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Soviet Poet Criticized in Moscow for Poem Denouncing Anti-semitism

September 28, 1961
See Original Daily Bulletin From This Date

Evgeny Yevtushenko, one of the most prominent young Russian poets, was widely criticized by leading Soviet writers and critics in Moscow today for a poem denouncing anti-Semitism, according to dispatches received here from the Soviet capital.

Yevtushenko has written a poem entitled “Babi Yar,” in which he attacked anti-Semitism and declared that international Communism cannot triumph “until the last anti-Semite has been obliterated from the face of the earth. ” Babi Yar” is the name of a district in Kiev where a vast mass grave contains the remains of tens of thousands of Jews slaughtered in the Ukrainian capital during the Second World War under the Nazi occupation.

The poem was published in the leading Russian literary publication, Literaturrya Gazetta, Just prior to its publication, Yevtushenko read the poem to a large audience in one of Moscow’s concert halls, and the crowd, including many young people, applauded him wildly, the dispatches report.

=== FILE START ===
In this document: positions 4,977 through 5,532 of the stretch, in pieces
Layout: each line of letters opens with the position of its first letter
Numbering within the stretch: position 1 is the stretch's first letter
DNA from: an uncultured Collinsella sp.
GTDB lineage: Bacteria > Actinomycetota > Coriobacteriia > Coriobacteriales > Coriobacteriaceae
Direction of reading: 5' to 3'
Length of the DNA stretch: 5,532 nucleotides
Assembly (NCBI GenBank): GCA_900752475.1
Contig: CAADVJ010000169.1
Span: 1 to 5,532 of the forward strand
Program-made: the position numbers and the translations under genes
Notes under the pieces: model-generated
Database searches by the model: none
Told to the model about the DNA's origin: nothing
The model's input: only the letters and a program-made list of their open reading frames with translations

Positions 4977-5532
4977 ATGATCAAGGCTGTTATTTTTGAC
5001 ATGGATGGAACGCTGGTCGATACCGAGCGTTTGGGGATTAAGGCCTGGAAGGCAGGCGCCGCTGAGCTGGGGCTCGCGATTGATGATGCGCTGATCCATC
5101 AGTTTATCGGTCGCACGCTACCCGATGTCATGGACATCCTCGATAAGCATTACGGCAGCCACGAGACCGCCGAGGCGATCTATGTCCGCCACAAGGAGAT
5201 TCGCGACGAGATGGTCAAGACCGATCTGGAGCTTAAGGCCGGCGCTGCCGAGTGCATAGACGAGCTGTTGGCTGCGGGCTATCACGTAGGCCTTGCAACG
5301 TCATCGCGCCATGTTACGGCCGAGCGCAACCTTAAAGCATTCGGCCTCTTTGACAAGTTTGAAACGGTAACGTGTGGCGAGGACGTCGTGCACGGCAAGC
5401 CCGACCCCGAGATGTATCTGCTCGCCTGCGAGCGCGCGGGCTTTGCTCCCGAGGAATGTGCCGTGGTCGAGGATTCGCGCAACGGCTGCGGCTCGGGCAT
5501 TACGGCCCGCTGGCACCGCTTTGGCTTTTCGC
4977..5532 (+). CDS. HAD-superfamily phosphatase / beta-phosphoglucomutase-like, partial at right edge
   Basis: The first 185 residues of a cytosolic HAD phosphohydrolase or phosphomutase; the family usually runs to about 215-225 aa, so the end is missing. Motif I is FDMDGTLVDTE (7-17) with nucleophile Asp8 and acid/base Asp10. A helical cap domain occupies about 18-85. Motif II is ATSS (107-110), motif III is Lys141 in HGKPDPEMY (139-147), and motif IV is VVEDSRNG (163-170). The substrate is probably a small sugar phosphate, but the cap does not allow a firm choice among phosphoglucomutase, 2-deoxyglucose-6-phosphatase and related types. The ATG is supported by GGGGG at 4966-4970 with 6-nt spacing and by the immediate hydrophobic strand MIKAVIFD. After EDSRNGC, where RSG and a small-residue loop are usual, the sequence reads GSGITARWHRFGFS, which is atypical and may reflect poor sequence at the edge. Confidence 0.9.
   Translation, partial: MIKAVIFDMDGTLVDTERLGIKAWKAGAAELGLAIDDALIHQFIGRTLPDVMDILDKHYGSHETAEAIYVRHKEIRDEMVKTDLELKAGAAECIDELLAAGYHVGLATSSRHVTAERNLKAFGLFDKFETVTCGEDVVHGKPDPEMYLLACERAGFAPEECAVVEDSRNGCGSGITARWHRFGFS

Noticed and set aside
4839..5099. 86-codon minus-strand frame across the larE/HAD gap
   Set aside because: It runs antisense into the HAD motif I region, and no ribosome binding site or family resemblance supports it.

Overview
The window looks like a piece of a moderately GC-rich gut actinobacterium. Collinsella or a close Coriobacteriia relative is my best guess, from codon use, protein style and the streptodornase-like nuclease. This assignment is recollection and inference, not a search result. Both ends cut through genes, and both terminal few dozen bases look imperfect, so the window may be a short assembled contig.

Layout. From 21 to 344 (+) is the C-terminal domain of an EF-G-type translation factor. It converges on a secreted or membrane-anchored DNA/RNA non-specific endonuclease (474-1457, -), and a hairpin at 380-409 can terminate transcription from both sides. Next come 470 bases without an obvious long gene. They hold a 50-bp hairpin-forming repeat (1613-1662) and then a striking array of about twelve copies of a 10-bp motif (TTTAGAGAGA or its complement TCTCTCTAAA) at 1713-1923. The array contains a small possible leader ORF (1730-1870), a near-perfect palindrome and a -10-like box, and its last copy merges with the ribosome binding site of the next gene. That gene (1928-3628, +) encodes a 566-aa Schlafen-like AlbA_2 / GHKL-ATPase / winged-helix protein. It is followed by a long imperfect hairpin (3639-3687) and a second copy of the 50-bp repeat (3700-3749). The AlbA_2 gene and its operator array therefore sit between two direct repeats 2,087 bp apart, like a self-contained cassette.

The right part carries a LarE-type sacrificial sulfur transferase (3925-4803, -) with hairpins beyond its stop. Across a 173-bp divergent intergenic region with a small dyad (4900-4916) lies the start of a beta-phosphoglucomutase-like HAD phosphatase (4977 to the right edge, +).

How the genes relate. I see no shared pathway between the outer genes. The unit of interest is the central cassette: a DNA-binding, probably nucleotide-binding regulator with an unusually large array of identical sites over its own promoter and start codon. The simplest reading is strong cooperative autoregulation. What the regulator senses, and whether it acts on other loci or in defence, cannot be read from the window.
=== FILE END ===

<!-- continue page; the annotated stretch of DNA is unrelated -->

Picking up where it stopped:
Today, D. Starikov, a prominent Russian literary critic, attacked Yevtushenko, declaring his references to anti-Semitism were “provocative.” Writing in “Literature and Life,” organ of the Soviet Writers Union, Starikov denied that anti-Semitism exists in the Soviet Union and asked: “Why did the poet fail to mention the fight against anti-Semitism by Tolstoy, Chekhov, Gorko and Lenin?” Another famous Soviet poet, Alexei Markov, issued a statement calling Yevtushenko “a pigmy cosmopolitan.”

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